A full text of the letter is available on line at: http://goo.gl/AHmQB.

Some of the organizations signing onto the letter include the American Civil Liberties Union, Asian American Justice Center, Center for Constitutional Rights, Leadership Conference for Civil and Human Rights, U.S. Human Rights Network and the Lawyers' Committee for Civil Rights Under Law.

“The goal of the letter was to inform the U.N. committee of efforts by civil rights organizations in the United States urging the government to adopt a coordinated approach to complying with the CERD treaty and by doing so ensure that CERD obligations are integrated into domestic laws addressing racial discrimination,” said Marcia F. Johnson-Blanco, co-director of the Voting Rights Project for the Lawyer's Committee, in an e-mail to The Final Call.

Prior to the Geneva meeting, some activists felt with the U.S. officially responding to questions about racism and discrimination, it was a chance to lead by example, not just rhetoric. That opportunity appears to be squandered.

“I came away from Geneva feeling that unless there are extended struggles on the ground, also developing a strong Black Manifesto, what we did on March 18 will be looked at as just a complaint. And, that means all of our efforts so far won't be impactful,” Muhammad said.

Dike's organization is drafting a petition asking the administration to develp a timeline for creation of a national plan to end racial discrimination in America. It may help highlight the problem, but doesn't appear likely to push America toward finding solutions.

Activist, Scholar Manning Marable Dies at 60

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By Cyril Josh Barker, Special to the NNPA from the New York Amsterdam News –

Famed African-American studies scholar Manning Marable has died. Marable served as director of the Institute for African-American Studies at Columbia University, which he founded. He was 60.

Marable was famous for his progressive political views and writings penning more than 10 books. He was working on his latest work, Malcolm X: A Life of Reinvention, set for publication a few days after his death.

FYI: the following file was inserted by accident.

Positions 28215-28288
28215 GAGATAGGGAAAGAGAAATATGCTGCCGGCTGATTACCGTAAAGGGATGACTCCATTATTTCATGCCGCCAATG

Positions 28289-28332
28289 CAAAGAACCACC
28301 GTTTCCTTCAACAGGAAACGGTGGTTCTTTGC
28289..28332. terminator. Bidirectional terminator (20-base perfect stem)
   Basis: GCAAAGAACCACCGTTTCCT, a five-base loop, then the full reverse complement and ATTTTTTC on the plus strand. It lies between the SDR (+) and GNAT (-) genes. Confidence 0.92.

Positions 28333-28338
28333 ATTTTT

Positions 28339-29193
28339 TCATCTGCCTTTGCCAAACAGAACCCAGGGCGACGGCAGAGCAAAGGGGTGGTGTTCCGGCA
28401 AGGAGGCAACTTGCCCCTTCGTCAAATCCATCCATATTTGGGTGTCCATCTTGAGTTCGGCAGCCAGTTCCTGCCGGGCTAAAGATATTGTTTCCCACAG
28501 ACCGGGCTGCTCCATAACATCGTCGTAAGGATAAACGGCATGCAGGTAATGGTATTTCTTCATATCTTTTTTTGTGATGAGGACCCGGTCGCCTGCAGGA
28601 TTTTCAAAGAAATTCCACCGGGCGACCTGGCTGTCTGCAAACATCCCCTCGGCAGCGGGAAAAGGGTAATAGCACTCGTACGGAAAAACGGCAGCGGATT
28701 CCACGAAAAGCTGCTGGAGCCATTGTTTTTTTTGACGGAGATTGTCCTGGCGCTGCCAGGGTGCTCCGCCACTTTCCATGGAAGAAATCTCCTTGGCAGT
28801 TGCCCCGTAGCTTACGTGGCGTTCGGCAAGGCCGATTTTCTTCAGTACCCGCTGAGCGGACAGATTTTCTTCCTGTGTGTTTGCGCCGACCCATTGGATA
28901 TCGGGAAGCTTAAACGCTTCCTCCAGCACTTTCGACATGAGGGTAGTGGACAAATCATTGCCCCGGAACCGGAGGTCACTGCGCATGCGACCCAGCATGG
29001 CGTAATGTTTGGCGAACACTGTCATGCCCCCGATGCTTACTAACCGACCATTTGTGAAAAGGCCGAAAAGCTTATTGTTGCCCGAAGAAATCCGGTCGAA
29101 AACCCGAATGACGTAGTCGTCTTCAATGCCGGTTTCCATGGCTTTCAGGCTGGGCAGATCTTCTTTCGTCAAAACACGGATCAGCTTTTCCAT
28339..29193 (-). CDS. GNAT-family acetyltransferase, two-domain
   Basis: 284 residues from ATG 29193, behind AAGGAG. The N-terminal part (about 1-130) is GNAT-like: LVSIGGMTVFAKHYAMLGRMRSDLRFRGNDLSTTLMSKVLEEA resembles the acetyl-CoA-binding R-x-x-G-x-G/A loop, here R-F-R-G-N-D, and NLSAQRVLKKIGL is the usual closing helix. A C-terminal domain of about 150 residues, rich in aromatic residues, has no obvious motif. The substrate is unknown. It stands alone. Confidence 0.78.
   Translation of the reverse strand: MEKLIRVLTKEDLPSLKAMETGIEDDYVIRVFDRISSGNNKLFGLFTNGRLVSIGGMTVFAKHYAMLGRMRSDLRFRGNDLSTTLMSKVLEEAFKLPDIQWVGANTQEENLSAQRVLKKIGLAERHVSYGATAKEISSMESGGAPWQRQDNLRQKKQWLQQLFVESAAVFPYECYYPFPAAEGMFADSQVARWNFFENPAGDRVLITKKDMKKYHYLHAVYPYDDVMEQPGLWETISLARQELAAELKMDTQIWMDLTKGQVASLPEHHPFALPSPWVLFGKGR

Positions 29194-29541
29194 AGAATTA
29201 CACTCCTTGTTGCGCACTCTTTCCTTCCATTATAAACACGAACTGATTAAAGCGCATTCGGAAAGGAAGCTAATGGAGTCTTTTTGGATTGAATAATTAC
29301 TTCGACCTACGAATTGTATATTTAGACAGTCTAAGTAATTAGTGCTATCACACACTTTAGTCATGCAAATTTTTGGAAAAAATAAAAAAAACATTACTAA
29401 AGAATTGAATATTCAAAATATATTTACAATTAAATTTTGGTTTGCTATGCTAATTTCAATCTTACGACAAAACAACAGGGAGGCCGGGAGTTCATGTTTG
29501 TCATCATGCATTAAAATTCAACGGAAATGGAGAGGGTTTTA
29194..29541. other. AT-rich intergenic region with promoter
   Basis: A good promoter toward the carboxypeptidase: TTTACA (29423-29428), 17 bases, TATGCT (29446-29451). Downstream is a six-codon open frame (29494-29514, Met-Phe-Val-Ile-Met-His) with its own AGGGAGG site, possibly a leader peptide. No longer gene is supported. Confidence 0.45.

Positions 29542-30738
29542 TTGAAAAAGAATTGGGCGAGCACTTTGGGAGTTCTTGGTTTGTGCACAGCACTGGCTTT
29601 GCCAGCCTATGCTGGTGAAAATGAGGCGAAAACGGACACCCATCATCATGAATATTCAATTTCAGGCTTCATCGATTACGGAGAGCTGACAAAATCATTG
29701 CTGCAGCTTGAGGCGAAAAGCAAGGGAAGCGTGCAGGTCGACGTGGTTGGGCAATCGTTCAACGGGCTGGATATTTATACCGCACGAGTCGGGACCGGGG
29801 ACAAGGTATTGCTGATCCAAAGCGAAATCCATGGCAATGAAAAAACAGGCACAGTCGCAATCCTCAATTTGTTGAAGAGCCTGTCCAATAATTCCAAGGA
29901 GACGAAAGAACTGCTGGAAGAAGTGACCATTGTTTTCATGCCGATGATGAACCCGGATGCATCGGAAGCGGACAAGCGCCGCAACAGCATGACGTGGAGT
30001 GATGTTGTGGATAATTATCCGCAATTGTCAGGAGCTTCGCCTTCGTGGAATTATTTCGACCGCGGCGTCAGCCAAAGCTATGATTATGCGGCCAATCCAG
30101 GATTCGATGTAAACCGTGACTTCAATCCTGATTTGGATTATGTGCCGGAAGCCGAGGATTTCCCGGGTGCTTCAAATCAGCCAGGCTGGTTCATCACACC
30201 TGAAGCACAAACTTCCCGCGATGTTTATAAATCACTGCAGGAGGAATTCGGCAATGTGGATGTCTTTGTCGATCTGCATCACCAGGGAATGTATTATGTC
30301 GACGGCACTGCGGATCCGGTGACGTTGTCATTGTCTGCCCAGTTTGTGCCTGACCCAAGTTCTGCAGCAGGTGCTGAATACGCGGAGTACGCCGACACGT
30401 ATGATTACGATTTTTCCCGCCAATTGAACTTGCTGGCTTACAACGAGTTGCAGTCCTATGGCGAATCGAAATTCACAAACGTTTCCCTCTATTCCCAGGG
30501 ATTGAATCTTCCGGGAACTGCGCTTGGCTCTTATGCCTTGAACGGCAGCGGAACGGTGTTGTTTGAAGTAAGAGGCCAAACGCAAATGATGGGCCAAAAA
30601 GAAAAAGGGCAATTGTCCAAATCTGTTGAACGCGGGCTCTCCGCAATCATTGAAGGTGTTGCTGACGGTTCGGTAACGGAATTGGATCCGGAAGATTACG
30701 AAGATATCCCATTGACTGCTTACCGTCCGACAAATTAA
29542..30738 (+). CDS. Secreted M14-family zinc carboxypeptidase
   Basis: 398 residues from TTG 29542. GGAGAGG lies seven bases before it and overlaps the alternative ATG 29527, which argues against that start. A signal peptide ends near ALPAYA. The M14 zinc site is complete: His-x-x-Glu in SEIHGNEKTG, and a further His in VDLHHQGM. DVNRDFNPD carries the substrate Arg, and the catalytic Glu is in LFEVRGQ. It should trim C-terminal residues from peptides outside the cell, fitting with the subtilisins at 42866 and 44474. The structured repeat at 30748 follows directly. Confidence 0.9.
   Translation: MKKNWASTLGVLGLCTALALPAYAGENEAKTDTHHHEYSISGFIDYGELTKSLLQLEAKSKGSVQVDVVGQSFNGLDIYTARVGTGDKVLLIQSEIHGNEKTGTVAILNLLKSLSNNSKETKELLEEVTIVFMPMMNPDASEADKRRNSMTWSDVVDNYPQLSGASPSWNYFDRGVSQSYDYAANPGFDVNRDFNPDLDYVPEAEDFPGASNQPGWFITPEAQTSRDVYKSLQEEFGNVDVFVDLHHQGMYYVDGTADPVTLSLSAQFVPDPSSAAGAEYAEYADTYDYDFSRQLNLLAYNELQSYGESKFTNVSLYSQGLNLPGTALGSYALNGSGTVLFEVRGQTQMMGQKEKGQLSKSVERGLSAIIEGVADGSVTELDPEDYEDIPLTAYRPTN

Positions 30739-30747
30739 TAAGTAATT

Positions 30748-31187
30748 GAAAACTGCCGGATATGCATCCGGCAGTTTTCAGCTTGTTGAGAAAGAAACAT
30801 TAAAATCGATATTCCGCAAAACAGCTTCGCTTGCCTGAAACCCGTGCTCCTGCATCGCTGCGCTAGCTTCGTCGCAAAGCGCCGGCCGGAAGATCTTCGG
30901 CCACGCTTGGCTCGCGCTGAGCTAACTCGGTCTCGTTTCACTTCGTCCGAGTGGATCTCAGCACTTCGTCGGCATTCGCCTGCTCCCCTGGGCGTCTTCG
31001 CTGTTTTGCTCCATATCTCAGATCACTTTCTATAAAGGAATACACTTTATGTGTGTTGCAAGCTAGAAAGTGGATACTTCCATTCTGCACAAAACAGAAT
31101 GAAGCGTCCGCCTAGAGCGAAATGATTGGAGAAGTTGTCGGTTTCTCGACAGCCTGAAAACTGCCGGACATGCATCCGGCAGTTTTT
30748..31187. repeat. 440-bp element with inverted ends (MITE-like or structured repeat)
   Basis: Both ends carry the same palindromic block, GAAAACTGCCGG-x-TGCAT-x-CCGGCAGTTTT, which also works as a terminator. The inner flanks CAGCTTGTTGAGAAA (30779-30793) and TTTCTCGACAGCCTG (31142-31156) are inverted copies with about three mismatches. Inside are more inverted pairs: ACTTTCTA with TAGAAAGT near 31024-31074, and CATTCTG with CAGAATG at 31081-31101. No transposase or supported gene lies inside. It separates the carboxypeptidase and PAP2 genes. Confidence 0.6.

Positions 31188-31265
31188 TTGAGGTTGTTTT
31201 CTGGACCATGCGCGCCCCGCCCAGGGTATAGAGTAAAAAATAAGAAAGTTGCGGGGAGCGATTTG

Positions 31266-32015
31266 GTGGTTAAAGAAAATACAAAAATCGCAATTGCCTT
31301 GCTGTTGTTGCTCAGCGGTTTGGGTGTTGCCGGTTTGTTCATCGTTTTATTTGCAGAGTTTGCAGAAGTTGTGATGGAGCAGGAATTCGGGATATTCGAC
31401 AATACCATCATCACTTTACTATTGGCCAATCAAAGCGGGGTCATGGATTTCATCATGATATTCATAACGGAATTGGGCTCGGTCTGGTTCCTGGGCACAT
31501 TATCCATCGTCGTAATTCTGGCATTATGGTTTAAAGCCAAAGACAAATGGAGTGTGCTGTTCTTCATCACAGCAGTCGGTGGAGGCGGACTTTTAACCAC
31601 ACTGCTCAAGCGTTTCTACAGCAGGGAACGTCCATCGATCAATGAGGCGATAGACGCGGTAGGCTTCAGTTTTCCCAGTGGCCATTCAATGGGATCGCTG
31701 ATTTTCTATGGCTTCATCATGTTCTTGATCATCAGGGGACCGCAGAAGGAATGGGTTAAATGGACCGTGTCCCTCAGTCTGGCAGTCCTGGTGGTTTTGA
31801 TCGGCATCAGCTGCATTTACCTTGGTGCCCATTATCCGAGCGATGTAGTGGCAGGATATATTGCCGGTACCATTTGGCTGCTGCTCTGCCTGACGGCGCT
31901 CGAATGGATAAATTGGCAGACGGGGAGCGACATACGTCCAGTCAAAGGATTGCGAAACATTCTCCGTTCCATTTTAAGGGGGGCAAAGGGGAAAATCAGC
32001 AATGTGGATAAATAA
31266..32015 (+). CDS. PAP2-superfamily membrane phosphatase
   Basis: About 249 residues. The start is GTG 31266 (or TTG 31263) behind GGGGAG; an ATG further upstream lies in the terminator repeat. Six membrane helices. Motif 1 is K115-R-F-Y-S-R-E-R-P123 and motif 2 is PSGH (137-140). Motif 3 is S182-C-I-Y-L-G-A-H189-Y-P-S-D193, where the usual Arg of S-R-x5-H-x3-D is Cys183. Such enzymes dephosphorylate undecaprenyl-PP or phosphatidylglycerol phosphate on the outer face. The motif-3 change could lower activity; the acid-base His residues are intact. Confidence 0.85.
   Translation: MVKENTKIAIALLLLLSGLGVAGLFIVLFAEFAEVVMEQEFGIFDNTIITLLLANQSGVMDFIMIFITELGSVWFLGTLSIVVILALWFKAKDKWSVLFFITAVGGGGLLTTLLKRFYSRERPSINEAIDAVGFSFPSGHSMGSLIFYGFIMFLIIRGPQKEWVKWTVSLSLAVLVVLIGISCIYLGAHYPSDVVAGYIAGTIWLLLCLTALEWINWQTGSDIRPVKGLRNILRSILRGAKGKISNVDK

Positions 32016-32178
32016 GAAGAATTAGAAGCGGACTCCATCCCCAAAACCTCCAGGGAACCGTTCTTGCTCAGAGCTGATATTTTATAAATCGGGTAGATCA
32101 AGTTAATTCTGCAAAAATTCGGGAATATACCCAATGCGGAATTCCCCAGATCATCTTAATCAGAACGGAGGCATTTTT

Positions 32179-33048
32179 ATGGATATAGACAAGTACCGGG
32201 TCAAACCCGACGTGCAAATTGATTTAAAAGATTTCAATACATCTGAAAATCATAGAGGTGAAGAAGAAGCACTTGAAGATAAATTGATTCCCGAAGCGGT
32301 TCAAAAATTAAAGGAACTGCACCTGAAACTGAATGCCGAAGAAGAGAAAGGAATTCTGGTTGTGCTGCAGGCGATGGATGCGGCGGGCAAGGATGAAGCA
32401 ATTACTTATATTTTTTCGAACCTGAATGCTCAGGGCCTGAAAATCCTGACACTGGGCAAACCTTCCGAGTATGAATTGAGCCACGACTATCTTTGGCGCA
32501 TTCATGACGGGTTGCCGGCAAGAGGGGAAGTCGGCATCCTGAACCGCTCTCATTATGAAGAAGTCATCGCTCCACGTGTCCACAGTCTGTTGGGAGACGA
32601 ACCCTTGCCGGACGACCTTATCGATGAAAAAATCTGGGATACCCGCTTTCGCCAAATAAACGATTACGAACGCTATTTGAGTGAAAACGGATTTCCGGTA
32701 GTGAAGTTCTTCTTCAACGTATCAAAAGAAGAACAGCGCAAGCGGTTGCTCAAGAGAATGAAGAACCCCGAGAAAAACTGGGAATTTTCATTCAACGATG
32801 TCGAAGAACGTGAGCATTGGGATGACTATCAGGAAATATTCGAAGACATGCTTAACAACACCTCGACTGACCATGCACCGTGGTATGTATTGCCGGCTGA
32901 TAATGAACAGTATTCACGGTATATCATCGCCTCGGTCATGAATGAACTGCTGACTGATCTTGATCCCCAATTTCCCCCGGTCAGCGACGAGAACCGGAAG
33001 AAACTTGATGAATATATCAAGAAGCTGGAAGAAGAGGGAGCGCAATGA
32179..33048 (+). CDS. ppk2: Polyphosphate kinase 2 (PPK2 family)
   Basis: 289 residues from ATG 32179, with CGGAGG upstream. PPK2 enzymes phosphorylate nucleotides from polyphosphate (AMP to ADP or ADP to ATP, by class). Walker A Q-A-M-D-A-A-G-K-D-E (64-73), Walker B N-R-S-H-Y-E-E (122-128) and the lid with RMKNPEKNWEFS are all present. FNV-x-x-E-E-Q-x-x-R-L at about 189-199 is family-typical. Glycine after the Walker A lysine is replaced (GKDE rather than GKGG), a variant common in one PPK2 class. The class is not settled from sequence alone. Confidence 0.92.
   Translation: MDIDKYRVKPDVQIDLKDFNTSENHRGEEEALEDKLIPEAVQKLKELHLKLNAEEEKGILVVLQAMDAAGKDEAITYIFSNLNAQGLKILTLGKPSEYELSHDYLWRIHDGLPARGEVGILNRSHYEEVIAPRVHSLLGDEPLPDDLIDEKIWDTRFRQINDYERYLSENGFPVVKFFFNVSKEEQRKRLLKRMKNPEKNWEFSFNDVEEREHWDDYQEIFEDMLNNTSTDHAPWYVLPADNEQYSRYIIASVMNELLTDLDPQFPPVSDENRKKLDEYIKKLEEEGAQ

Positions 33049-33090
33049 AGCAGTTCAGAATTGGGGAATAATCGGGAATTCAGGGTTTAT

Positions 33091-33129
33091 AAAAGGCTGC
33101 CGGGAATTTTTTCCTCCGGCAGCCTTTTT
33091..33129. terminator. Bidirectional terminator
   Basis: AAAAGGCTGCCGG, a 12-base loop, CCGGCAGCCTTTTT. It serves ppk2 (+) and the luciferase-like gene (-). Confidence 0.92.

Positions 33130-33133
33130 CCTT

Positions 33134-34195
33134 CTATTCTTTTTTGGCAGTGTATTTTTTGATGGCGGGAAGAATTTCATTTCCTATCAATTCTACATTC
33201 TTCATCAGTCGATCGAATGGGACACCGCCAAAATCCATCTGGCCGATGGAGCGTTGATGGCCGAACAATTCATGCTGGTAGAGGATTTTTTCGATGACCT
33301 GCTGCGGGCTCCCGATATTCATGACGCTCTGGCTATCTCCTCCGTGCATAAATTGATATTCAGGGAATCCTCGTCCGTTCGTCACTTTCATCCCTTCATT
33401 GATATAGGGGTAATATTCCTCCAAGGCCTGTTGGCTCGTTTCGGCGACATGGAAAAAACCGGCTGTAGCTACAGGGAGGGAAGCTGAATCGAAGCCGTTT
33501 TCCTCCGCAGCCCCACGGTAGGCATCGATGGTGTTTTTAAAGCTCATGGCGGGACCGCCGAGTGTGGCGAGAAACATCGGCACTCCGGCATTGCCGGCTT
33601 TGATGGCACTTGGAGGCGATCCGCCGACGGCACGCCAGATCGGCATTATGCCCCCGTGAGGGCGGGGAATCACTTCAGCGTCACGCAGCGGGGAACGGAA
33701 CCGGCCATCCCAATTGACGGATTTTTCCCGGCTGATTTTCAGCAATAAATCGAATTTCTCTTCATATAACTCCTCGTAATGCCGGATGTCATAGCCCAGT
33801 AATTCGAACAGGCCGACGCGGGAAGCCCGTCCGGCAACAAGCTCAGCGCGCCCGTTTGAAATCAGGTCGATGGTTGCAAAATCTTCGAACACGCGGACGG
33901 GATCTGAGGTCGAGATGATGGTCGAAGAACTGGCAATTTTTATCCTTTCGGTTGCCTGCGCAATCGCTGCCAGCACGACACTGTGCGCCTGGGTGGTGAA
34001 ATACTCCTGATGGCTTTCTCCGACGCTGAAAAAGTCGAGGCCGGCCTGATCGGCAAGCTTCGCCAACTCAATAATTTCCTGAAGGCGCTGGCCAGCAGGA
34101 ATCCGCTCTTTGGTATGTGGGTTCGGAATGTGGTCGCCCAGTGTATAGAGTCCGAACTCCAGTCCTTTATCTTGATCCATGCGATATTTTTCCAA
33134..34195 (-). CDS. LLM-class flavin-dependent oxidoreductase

Active in the political movement, Marable was elected chair of the Movement for the Democratic Society, sat on the board of the Hip Hop Summit Network, and was a member of the New York Legislature's Amistad Commission.

Battling recent health problems, he had suffered from lung disease causing him to get a lung transplant last summer. Last month Marable was hospitalized for pneumonia.

Maynard Jackson Exhibit Opens at Atlanta University Center

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By Sherri Banks, Special to the NNPA from The Atlanta Voice –

ATLANTA – Hundreds of dignitaries and guests attended a reception in the Atlanta University Center recently to honor the city's first Black mayor and launch an exhibit to display artifacts from his years in political and community activism.

The exhibit, called "The People's Mayor: Maynard Jackson and the Politics of Transformation," was unveiled at the Robert W. Woodruff Library last week on what would have been Maynard Jackson's 73rd birthday.

The traveling exhibition and the Maynard Jackson Mayoral Administrative Records collection "offer insight into the fascinating and complex political life of one the country's most impressive leaders," organizers say.

The exhibit explores Jackson's rise to prominence as the first African-American mayor in a major Southern city, and features 560 boxes of photographs, documents, and artifacts spanning 1968 to 1994.

Also presented are speeches, news clippings, proclamations, and campaign material from Jackson's terms as mayor and vice mayor.

"Maynard Jackson engineered a new future for the city and its citizens," said Loretta Parham, CEO and library director.

"Announcing the opening of the collection is truly a celebratory event for the library.

"We're honored to be the custodians of Jackson's administrative records and excited to make the collection available to the public for research," she added. "The traveling exhibition is also impressive, and visitors to the exhibition will find it to be not only educational but also quite engaging."

Noteworthy items in the collection include materials related to:

•The development of MARTA and Hartsfield International Airport (later renamed Hartsfield-Jackson in his honor)

•The Atlanta Child Murders

•The creation of Neighborhood Planning Units

•The city's winning bid to host the 1996 Summer Olympics

Attending last week's ceremony, current Atlanta Mayor Kasim Reed called Jackson "a man of excellence who shattered race barriers."

Reed also recalled Jackson's commitment to mentoring others, saying that many successful politicians, entrepreneurs, and civic leaders owe their success to Jackson's support – him included.